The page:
September 15, 2018

Get this: Twins can beat Yanks, but not the 96-loss Kansas City Royals

The past four games have been a microcosm of the Twins’ entire season.

Inconsistent hitting, pitching and defense have plagued the team since April, and once again they were good enough to take two of three games from the New York Yankees, but not good enough to beat the Kansas City Royals, a team on the verge of losing 100 games.

The Twins lost to the Royals on Thursday and Friday. Friday’s 8-4 loss was especially painful because it was the Twins’ 13th walk-off loss of the season. They also wasted a good pitching effort from Jose Berrios, who struck out nine batters over six innings, and a three-hit night from Internet sensation, Willians Astudillo, who also made a nice defensive play as the starting catcher.

Berrios limited the Royals to two runs over six innings. He stepped aside and the Royals tied the game in the seventh inning, then won it in the ninth on a walk-off grand-slam home run.

Chase De Jong gets the ball Saturday.

Extra innings…

-The Twins scored only four runs on 13 hits in Friday’s loss. They left 12 men on base and were 3-for-12 with runners in scoring position.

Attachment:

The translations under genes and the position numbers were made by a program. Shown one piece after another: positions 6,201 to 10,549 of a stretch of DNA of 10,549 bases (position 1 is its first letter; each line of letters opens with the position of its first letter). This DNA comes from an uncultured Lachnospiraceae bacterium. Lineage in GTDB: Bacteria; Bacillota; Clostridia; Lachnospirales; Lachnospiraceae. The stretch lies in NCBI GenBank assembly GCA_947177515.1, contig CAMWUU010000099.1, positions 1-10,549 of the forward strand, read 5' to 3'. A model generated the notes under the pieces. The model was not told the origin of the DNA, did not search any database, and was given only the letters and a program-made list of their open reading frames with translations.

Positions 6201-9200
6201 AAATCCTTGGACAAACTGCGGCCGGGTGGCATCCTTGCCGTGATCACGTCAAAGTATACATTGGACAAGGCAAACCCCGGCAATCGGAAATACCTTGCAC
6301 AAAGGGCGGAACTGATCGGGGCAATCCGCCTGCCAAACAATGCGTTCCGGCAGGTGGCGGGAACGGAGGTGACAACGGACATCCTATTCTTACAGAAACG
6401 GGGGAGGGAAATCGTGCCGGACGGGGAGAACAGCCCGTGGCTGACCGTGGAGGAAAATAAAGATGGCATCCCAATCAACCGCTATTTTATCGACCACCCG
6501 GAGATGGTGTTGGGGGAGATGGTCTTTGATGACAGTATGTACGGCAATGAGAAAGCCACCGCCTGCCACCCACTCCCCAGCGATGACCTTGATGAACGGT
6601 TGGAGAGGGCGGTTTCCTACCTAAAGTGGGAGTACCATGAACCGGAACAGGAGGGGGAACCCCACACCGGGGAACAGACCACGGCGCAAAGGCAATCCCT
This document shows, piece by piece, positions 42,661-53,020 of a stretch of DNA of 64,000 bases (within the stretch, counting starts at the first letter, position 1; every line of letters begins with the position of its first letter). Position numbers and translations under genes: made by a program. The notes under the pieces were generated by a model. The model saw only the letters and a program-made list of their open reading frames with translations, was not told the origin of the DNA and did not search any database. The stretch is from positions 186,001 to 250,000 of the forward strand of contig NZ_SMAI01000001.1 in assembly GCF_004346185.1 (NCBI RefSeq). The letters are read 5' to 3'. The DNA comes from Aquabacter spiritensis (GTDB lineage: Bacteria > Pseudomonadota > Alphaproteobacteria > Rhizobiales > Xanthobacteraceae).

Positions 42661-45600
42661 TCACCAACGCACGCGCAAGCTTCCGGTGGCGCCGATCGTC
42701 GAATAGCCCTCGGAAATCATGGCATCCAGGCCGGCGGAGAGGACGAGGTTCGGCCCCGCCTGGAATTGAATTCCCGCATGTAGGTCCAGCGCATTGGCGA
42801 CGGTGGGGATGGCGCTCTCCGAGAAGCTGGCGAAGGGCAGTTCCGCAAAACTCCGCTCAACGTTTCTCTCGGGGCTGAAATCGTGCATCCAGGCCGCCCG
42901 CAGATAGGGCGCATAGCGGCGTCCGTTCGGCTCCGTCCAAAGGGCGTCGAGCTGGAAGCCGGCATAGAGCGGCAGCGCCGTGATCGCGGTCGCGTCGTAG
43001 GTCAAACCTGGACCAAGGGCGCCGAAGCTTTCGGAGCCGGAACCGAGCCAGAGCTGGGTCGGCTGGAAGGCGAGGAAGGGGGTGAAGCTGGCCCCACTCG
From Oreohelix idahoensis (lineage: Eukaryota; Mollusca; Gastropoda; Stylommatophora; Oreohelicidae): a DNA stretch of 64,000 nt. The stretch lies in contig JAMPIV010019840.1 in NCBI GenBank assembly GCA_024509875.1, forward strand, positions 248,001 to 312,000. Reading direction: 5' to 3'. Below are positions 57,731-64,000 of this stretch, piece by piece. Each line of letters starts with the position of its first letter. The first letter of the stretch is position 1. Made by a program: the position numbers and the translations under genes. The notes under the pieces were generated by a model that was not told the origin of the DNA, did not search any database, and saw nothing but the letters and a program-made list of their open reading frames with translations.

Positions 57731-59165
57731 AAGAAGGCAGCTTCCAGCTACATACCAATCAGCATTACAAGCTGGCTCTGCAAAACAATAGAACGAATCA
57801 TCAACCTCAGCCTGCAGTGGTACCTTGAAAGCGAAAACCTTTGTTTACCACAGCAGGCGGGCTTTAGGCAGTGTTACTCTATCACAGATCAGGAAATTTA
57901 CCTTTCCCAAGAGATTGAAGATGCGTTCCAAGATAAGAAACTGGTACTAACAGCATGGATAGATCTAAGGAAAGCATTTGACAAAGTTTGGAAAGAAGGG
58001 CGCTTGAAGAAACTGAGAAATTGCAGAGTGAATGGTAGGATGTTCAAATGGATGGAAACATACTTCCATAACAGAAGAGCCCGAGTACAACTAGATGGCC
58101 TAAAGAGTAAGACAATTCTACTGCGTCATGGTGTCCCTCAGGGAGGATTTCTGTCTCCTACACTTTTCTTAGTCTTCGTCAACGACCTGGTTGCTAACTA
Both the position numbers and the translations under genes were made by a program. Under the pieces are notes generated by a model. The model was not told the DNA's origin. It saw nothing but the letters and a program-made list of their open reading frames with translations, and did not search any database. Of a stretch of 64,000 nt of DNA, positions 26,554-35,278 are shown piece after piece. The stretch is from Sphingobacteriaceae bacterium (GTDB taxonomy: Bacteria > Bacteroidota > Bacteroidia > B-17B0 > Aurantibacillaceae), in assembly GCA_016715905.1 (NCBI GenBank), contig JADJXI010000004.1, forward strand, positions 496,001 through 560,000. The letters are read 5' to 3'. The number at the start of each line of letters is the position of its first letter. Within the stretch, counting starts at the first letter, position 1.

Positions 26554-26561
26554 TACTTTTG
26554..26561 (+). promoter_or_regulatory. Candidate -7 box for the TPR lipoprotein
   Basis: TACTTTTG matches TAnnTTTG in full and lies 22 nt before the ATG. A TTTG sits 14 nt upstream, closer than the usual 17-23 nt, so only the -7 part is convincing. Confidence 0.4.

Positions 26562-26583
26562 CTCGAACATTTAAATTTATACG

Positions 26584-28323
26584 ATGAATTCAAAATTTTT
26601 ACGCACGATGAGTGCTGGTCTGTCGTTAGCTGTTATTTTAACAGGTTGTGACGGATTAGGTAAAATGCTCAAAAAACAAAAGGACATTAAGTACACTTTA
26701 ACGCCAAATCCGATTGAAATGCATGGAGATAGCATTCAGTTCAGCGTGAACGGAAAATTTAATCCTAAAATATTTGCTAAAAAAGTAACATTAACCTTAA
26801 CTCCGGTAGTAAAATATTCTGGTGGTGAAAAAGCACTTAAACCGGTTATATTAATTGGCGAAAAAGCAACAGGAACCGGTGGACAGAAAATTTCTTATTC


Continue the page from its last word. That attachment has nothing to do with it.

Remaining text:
-Despite losing on Thursday, rookie pitcher Stephen Gonsalves pitched much better for the Twins and appears to have benefited from the “opener” format. Reliever Gabriel Moya got the start, followed by Gonsavles, who gave up one unearned run in three innings with four strikeouts. That performance slashed his earned run average by two runs.

-In the rubber match against the Yankees, Jake Odorizzi took a no-hitter into the eighth inning before giving up one extra-base hit and exiting the game. Odorizzi is not the most efficient pitcher, but he still got the victory after throwing 120 pitches in seven-plus innings.

-After Friday’s loss, the Twins fell to 8-9 versus the Royals this season with two more games to go.

-Joe Mauer, who has spent his entire career with the Twins, told the Minneapolis Star-Tribune that he is considering retirement at the end of the season. His health and a growing family are things he is thinking about.

“The concussion, third baby on the way,” he told the Star-Tribune. “So we have a lot of things to go over. I want to do that and take a deep breath and try to think with a clear mind.”

Mauer is a six-time all-star and the 2009 AL MVP. That season he hit .365.



Hi, I’m Rolf Boone, Twins fan.

I became a fan of the Minnesota Twins after a friendly wager in the early 1980s. I survived Ron Davis, the meltdown in Cleveland, Phil Bradley at the Kingdome and then marveled at a rising generation of stars and two World Series wins in 1987 and 1991. Brad Radke made the 1990s bearable, while Kirby Puckett’s eye injury, exit from the game and eventual death made it almost too much to bear. The new century ushered in more talent — Joe Mauer, Johan Santana, Joe Nathan, Torii Hunter, Justin Morneau — and consecutive seasons of playoff baseball, followed by consecutive seasons of losing baseball. A winning season returned in 2015. So here we are. Go Twins.